Is it healthy to obsess over a nemesis? Stylist investigates

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Roxane Gay has 10 of them, but how healthy is it to obsess over a rival or enemy? Stylist investigates.

They are our secret adversaries. They make our blood boil on Instagram. Their ever-growing LinkedIn connections really drives us mad. Pit us against them on a sports pitch and we turn gladiatorial. They are our nemeses, and they are also completely normal to have. 

Guest editor Roxane Gay is the undisputed queen of conjuring up adversaries. She can have 10 nemeses at any one time, simply because she likes having them. “A nemesis is someone for whom you harbour an abiding, relentless dislike,” she writes in her essay on the pleasures of having an imagined rival.

They might not know we exist, but that hardly matters. Roxane’s primary foe, for example, “smiles too much, is thriving professionally and exists to spite me. It is almost too much to bear.” 

Our rivals exist solely to grind our gears, but we also can’t get enough of them. It might not have quite the thrill of Eve versus Villanelle, but more than half of us have a work enemy, according to Totaljobs. And social media has gifted us access to our adversaries out-of-hours. There are close to 300,000 Instagram posts dedicated to the #nemesis.     

From YouTube beef to Twitter feuds, nemeses are trending in real life. So why do we have them? “Our nemesis often shows what actually matters to us. They reflect back our own values and ideals,” says psychologist and life coach Honey Langcaster-James. “It’s often someone who is doing what we would secretly like to. Or perhaps they appear to be living their life in a way that we aspire to. Your nemesis is a mirror, reflecting back what you want to be doing with your life.”

We tend to pick nemeses that are quite similar to us. They are us but with a better CV, #friendshipgoals and great hair (how do they do that?). Social media puts all of this pettiness in the palm of our hands.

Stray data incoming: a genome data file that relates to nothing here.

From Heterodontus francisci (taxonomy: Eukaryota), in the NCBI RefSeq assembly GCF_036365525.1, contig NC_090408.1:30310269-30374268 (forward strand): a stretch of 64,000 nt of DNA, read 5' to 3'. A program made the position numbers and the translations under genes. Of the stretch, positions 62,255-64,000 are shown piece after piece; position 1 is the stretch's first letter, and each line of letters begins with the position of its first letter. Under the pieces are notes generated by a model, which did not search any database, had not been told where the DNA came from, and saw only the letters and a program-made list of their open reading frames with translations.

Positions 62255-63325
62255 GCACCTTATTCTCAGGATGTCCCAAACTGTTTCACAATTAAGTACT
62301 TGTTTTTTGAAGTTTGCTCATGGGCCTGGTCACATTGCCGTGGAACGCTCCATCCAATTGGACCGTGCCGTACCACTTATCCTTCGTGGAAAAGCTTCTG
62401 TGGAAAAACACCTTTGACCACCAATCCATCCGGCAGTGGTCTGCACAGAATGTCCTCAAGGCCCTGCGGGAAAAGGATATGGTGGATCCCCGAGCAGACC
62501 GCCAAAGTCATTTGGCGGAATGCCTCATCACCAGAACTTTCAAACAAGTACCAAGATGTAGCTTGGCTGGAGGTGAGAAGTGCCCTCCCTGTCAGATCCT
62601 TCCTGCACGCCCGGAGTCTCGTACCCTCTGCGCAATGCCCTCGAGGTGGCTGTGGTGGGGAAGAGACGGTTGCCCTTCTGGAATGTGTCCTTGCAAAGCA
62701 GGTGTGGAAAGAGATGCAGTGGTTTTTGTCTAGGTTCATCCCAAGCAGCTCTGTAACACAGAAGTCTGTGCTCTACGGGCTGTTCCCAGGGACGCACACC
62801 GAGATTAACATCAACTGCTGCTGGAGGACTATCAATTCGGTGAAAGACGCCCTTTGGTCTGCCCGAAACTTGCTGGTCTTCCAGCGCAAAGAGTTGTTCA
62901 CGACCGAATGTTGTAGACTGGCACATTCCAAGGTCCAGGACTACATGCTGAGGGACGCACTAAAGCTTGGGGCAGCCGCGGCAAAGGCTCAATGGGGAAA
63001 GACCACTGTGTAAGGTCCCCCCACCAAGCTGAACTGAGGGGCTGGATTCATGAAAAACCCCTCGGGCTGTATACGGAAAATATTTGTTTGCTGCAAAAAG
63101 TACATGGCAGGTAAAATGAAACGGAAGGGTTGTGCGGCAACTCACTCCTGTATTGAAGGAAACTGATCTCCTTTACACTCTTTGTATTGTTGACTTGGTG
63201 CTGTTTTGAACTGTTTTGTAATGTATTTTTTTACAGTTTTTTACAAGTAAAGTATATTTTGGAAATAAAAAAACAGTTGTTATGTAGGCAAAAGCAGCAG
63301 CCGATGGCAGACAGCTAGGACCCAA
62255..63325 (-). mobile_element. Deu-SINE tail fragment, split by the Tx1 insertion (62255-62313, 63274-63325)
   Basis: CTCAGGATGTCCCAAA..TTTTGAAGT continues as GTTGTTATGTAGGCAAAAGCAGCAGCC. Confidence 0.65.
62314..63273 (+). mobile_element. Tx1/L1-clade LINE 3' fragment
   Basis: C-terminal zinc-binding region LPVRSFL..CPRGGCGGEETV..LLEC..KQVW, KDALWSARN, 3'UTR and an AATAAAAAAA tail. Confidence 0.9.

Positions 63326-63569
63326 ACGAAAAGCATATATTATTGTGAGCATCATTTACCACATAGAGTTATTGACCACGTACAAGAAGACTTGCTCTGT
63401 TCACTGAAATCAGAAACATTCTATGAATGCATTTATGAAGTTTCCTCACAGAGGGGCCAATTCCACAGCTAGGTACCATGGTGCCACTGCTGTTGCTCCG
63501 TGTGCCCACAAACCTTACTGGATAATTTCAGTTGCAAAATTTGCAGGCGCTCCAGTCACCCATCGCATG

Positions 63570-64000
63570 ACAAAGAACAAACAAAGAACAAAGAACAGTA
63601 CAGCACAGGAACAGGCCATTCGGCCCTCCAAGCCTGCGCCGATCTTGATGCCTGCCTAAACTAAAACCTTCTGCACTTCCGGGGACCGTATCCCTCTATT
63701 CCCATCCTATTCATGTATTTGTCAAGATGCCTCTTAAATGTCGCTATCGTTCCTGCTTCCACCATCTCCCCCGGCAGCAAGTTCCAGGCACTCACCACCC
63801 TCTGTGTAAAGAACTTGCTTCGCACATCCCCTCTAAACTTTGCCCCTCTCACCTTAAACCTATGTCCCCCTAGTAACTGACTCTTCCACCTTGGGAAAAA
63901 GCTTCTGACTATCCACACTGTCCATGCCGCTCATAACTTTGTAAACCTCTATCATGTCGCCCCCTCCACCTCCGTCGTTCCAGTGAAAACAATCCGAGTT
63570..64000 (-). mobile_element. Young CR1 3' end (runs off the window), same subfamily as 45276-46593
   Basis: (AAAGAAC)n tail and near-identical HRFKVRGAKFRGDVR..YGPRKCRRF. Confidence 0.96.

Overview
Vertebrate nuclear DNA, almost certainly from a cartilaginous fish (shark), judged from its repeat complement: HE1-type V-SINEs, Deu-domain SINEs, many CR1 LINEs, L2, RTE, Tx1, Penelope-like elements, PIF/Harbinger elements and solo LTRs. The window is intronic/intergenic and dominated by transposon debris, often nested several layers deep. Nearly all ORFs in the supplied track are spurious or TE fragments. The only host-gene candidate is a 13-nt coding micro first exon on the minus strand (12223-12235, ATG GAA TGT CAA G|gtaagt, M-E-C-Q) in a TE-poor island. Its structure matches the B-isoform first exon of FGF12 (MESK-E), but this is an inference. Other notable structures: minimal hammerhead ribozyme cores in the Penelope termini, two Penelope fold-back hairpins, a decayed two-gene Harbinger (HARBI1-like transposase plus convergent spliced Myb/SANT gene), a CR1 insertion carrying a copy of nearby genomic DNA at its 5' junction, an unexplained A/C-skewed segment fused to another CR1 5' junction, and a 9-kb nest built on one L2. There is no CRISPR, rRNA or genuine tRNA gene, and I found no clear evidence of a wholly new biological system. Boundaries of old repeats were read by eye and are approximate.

Yet nemesis-collecting can be a noble pursuit. We pick workplace nemeses according to how willing they are to throw others under the bus, Totaljobs found, suggesting we’re keen to protect colleagues who have been wronged. There are other good reasons for having an adversary. Long-distance runners cut five seconds off their race times when competing against an arch-rival, according to a 2014 study from New York University. Nemeses are motivational. 

“Think of a nemesis as grit in your oyster,” Langcaster-James suggests. “They might really wind you up, but they also might represent something that is against your own values. They can make us think, ‘What do I want to be doing more of? How should I be investing my time?’ You can use your nemesis as a springboard to differentiate yourself from. You can even turn a nemesis into an inspiration.”

Here, four women offload about their arch-nemeses.

“I’m petty, so revenge really motivates me”

Jen Corrigan - Writer and Tech Worker

Jen met her nemesis Diane in a poetry class in college.

I met Diane in a poetry workshop in college. She was the best poet in class, so I was already impressed by her, but what really got under my skin was that she had faith in her abilities. I had never met a writer my age who was comfortable with her own voice, something that I was struggling with. When I met her, I was instantly jealous that I didn’t have her skills or her confidence. 

A nemesis has to be someone I respect, even just a little bit, otherwise I wouldn’t care what they think of me or if they’re better than me in some way. I tend to care too much about what people think of me, even the people I don’t like. My nemeses are always a projection of my own insecurities.

At the time, in college, I don’t think my envy of Diane motivated me in any meaningful way. It was a distraction, because I was young and hadn’t yet learned how to use my insecurities as fuel for self-improvement. It was only years later that I was able to revisit those feelings in a way that was more productive.

I have many nemeses of varying degrees now: ex-partners, former friends, smug acquaintances, people who are just better than me at something. They keep me focused on my goals. Some of my nemeses I want to emulate, some of them I want to impress, some of them I want to prove wrong. I’m petty, and revenge can be a great motivator.